February 2014 - Family Caregiving
January 2014 - Attitudes about Aging
December 2013 - Giving
November 2013 - Healthcare Marketplace
October 2013 - Annual Report 2013
September 2013 - Total Brain Health® Fair
July - August 2013 My cat, My Father and Me
June 2013 - Age Friendly Communities
May 2013 - Navigating a Changing HealthCare Landscape
April 2013 - Becoming Visible
March 2013 - Navigating Life’s Transitions
February 2013 - Partners in Caring Princeton
January 2013 - Men as Caregivers
December 2012 - The Safety Net
November 2012 - Going Solo
October 2012 - Documenting Your History
September 2012 - A Journey of Transformation
July - August 2012 - Gratitude & Moving
June 2012 - Diversity
May 2012- Aging in America
APRIL 2012 - TEN YEARS
March 2012 - Patient-centered Care
February 2012 - Can you Spare an Hour?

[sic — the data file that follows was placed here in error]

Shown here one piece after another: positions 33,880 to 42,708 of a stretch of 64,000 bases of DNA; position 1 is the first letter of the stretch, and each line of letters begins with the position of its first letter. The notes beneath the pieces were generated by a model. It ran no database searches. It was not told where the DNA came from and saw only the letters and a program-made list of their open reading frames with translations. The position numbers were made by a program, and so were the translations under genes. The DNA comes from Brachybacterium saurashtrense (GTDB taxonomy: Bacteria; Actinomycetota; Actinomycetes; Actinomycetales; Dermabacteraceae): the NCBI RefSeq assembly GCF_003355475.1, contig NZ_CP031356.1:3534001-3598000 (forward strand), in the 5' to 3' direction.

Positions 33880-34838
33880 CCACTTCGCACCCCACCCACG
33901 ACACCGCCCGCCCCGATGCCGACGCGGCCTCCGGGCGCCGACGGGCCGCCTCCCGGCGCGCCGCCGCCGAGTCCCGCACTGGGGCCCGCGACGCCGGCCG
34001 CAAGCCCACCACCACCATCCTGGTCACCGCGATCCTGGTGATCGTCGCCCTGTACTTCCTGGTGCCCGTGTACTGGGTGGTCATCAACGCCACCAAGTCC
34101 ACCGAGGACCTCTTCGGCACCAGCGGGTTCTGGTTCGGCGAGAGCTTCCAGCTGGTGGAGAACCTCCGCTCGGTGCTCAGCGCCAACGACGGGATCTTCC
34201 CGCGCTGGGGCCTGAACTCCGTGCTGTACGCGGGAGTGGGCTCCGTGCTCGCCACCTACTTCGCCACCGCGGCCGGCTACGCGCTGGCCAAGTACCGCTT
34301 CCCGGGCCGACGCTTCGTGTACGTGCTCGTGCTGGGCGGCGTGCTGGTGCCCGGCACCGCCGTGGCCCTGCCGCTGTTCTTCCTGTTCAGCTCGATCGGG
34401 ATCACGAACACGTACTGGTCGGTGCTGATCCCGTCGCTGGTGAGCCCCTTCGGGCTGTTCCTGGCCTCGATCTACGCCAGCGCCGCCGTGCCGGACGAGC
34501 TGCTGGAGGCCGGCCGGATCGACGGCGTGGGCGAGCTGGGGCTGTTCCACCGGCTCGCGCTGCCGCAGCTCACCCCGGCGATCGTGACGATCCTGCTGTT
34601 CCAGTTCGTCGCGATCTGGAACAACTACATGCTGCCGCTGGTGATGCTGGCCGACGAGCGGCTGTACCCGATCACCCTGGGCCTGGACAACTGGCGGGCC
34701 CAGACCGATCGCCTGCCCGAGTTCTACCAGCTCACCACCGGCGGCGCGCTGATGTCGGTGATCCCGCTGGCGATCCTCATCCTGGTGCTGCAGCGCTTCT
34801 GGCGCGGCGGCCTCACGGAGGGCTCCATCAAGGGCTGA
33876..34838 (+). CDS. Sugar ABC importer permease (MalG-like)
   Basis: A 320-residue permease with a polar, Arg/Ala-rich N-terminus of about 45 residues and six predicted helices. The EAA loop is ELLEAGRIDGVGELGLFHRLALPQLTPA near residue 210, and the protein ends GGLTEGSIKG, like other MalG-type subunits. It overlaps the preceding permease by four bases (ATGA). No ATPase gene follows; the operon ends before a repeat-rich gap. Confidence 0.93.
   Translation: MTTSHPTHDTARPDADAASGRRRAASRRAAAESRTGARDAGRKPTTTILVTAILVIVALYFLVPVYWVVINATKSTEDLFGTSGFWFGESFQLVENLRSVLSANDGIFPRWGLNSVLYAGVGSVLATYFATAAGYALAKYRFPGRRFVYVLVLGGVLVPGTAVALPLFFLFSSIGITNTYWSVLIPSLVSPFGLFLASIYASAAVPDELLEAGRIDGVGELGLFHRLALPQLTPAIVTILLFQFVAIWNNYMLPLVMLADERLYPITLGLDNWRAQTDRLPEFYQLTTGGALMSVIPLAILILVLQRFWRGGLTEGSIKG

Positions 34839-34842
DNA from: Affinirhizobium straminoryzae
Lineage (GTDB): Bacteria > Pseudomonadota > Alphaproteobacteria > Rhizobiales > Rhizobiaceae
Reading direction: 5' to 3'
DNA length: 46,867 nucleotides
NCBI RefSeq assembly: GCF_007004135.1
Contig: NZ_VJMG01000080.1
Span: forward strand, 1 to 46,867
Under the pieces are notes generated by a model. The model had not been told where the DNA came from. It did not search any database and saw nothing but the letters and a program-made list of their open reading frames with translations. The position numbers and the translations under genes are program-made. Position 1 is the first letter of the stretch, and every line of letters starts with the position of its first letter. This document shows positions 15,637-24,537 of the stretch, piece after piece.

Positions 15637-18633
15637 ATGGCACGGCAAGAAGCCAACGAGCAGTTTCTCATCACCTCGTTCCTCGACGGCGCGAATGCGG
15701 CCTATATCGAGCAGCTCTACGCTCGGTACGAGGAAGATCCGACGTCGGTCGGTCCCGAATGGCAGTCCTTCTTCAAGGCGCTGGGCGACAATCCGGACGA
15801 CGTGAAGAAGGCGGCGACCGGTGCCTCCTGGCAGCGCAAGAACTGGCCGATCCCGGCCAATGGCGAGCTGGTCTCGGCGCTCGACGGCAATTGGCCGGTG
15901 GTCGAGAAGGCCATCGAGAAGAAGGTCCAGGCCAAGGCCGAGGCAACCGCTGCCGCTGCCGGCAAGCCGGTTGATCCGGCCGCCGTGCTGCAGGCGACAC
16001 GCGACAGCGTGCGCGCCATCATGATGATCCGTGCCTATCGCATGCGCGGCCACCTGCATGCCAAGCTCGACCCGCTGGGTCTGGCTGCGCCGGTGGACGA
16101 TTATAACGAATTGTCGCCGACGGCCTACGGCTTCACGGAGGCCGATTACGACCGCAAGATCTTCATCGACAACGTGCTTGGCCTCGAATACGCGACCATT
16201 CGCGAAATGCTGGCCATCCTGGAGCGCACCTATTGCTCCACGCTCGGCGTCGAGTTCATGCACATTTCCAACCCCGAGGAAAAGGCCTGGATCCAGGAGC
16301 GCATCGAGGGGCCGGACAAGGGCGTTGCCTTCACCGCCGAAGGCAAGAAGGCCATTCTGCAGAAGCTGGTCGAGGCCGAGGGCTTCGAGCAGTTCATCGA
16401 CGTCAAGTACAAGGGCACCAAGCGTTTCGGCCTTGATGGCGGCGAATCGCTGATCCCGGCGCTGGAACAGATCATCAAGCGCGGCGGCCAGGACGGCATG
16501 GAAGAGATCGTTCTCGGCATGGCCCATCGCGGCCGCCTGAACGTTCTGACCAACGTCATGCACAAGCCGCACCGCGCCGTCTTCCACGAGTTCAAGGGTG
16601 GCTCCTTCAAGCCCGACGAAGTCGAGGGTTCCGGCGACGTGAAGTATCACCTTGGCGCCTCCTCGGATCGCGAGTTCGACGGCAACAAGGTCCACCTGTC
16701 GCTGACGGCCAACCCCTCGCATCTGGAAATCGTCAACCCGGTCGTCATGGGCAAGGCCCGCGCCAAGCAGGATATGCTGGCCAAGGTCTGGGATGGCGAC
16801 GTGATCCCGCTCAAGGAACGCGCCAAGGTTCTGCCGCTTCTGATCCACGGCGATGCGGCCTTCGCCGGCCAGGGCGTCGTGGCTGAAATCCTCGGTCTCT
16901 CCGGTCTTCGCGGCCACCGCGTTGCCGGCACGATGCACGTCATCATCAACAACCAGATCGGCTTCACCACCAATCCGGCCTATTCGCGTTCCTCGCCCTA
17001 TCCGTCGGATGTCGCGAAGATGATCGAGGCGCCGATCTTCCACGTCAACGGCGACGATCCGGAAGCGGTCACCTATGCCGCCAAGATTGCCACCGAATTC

January 2012 - Challenges & Opportunities
December - Are you Prepared for Emergencies?
November - We need YOU!
October - Chocolate for Memory
September- Looking Back and Looking Forward
July - August 2011; Ageism
June 2011 - Accessibility
May 2011 - Paper retention
Knit Wits, April 2011
Lessons and Legacies, March 2011
Independent Living February 2011
Home Safety January 2011
Witness to my Life December 2010
Elections, benefits and open enrollment November 2010
Retire in 3D!
Am I Old?
Aging In America May 2010
Volunteering April 2010
Spirituality March 2010
Encore Careers January 2010
Hiring Home Care